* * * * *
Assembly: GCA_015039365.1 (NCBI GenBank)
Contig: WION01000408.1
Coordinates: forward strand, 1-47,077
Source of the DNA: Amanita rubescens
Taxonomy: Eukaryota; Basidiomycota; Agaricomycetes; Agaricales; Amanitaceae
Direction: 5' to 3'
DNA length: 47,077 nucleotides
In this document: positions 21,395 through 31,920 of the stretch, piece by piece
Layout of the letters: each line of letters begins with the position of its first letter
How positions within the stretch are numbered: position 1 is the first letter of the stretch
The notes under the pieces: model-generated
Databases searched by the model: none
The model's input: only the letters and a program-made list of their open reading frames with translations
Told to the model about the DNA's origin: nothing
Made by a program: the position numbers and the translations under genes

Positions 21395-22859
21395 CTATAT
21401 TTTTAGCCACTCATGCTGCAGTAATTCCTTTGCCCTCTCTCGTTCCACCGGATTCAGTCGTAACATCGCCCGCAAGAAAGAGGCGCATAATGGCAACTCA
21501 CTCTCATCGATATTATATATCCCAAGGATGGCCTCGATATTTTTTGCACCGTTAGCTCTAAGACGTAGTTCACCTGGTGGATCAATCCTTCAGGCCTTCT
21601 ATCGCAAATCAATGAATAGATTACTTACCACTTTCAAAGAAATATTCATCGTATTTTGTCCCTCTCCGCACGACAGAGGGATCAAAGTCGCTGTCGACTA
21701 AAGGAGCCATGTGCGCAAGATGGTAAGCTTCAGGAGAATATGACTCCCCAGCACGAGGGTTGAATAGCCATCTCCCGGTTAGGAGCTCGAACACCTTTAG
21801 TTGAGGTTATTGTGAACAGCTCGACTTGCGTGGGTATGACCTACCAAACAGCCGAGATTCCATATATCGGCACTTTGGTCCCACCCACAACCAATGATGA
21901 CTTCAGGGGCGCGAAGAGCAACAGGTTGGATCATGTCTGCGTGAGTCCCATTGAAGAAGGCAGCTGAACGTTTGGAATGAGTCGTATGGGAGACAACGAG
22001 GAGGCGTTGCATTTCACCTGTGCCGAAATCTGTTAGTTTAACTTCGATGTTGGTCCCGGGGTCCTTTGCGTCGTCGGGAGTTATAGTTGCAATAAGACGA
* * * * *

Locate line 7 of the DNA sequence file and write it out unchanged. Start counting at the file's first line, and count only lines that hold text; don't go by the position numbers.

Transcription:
DNA length: 47,077 nucleotides